connection with Shakspeare and the Musical Glasses, of which
we read in the Vicar of Wakefield. Near the city, is a most
splendid unfinished marble structure for the Girard College,
founded by a deceased gentleman of that name and of
enormous wealth, which, if completed according to the original
design, will be perhaps the richest edifice of modern times.
But the bequest is involved in legal disputes, and pending
them the work has stopped ; so that like many other great
undertakings in America, even this is rather going to be done
one of these days, than doing now.

In the outskirts, stands a great prison, called the Eastern
Penitentiary : conducted on a plan peculiar to the state of
Pennsylvania. The system here, is rigid, strict, and hopeless
solitary confinement. I believe it, in its effects, to be cruel
and wrong.

In its intention, I am well convinced that it is kind,
humane, and meant for reformation; but I am persuaded
that those who devised this system of Prison Discipline, and


those benevolent gentlemen who carry it into execution, do
not know what it is that they are doing. I believe that very
few men are capable of estimating the immense amount of
torture and agony which this dreadful punishment, prolonged
for years, inflicts upon the sufferers ; and in guessing at it
myself, and in reasoning from what I have seen written upon
their faces, and what to my certain knowledge they feel
within, I am only the more convinced that there is a depth
of terrible endurance in it which none but the sufferers them-
selves can fathom, and which no man has a right to inflict
upon his fellow-creature. I hold this slow and daily tamper-
ing with the mysteries of the brain, to be immeasurably
worse than any torture of the body : and because its ghastly
signs and tokens are not so palpable to the eye and sense of
touch as scars upon the flesh ; because its wounds are not
upon the surface, and it extorts few cries that human ears
can hear; therefore I the more denounce it, as a secret
punishment which slumbering humanity is not roused up to
stay. I hesitated once, debating with myself, whether, if I
had the power of saying "Yes" or "No," I would allow it
to be tried in certain cases, where the terms of imprisonment
were short ; but now, I solemnly declare, that with no rewards
or honours could I walk a happy man beneath the open sky
by day, or lie me down upon my bed at night, with the
consciousness that one human creature, for any length of
time, no matter what, lay suffering this unknown punishment
in his silent cell, and I the cause, or I consenting to it in
the least degree.

I was accompanied to this prison by two gentlemen officially
connected with its management, and passed the day in going
from cell to cell, and talking with the inmates. Every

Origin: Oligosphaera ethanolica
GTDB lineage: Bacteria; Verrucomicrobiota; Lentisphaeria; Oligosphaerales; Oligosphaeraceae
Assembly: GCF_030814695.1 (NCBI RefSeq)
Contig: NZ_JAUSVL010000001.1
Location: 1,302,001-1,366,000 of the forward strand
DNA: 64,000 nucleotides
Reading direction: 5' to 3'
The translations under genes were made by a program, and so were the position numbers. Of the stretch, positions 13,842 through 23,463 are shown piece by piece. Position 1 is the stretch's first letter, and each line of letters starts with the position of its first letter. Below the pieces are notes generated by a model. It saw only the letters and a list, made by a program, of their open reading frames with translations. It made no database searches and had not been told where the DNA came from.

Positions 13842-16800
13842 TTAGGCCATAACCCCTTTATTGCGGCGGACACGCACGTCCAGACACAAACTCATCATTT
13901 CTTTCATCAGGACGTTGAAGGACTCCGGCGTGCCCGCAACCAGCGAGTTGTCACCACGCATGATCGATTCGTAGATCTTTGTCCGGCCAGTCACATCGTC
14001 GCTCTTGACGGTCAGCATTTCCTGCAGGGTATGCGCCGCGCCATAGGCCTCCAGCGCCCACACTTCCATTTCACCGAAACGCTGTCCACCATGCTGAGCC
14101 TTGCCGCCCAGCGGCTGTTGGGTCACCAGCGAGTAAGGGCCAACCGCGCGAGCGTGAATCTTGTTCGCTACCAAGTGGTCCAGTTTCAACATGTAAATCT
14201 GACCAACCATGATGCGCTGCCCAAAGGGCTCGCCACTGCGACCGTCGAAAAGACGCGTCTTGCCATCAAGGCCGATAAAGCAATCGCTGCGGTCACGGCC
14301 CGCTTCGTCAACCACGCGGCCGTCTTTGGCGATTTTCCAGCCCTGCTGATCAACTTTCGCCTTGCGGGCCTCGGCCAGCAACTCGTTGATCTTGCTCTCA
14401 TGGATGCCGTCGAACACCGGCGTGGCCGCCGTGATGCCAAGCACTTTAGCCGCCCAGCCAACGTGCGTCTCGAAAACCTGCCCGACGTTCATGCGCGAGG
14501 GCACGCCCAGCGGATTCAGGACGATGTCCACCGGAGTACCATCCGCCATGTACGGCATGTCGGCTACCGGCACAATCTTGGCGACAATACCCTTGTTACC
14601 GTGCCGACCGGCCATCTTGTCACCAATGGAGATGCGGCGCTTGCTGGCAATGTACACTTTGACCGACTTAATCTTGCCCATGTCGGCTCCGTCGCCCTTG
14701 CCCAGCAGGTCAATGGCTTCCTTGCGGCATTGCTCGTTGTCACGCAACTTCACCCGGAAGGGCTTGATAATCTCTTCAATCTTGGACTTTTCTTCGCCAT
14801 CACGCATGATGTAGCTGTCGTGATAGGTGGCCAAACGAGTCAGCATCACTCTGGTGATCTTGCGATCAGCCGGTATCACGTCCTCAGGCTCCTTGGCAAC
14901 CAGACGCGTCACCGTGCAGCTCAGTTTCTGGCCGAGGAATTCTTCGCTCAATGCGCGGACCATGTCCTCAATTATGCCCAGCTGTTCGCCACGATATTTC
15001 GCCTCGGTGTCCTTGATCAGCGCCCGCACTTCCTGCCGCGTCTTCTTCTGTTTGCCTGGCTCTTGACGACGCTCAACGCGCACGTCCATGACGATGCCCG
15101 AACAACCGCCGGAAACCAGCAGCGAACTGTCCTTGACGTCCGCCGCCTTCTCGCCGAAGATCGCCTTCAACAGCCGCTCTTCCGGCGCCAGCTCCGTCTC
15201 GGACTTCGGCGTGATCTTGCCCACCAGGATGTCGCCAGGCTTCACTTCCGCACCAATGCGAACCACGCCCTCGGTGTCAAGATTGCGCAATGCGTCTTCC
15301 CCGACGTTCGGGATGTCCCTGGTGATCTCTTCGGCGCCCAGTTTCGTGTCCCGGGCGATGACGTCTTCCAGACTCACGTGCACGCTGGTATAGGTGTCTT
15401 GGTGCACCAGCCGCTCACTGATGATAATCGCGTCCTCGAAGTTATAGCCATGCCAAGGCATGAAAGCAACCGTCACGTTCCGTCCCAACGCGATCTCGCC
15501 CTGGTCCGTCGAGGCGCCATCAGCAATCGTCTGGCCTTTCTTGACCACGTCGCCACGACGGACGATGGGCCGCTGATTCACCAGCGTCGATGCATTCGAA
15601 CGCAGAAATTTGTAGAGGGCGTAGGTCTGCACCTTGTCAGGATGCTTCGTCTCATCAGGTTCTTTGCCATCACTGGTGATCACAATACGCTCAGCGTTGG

facility was afforded me, that the utmost courtesy could
suggest. Nothing was concealed or hidden from my view,
and every piece of information that I sought, was openly and
frankly given. The perfect order of the building cannot be
praised too highly, and of the excellent motives of all who


arc immediately concerned in the administration of the
system, there can be no kind of question.

Between the body of the prison and the outer wall, there
is a spacious garden. Entering it, by a wicket in the massive
gate, we pursued the path before us to its other termination,
and passed into a large chamber, from which seven long
passages radiate. On either side of each, is a long, long row
of low cell doors, with a certain number over every one.
Above, a gallery of cells like those below, except that they
have no narrow yard attached (as those in the ground tier
have), and are somewhat smaller. The possession of two of
these, is supposed to compensate for the absence of so much
air and exercise as can be had in the dull strip attached to
each of the others, in an hour's time every day ; and therefore
every prisoner in this upper story has two cells, adjoining and
communicating with, each other.

Standing at the central point, and looking down these
dreary passages, the dull repose and quiet that prevails, is
awful. Occasionally, there is a drowsy sound from some lone
weaver's shuttle, or shoemaker's last, but it is stifled by the
thick walls and heavy dungeon-door, and only serves to make
the general stillness more profound. Over the head and face
of every prisoner who comes into this melancholy house, a
black hood is drawn ; and in this dark shroud, an emblem of
the curtain dropped between him and the living world, he is
led to the cell from which he never again comes forth, until
his whole term of imprisonment has expired. He never hears
of wife and children ; home or friends ; the life or death of
any single creature. He sees the prison-officers, but with
that exception he never looks upon a human countenance, or
hears a human voice. He is a man buried alive ; to be dug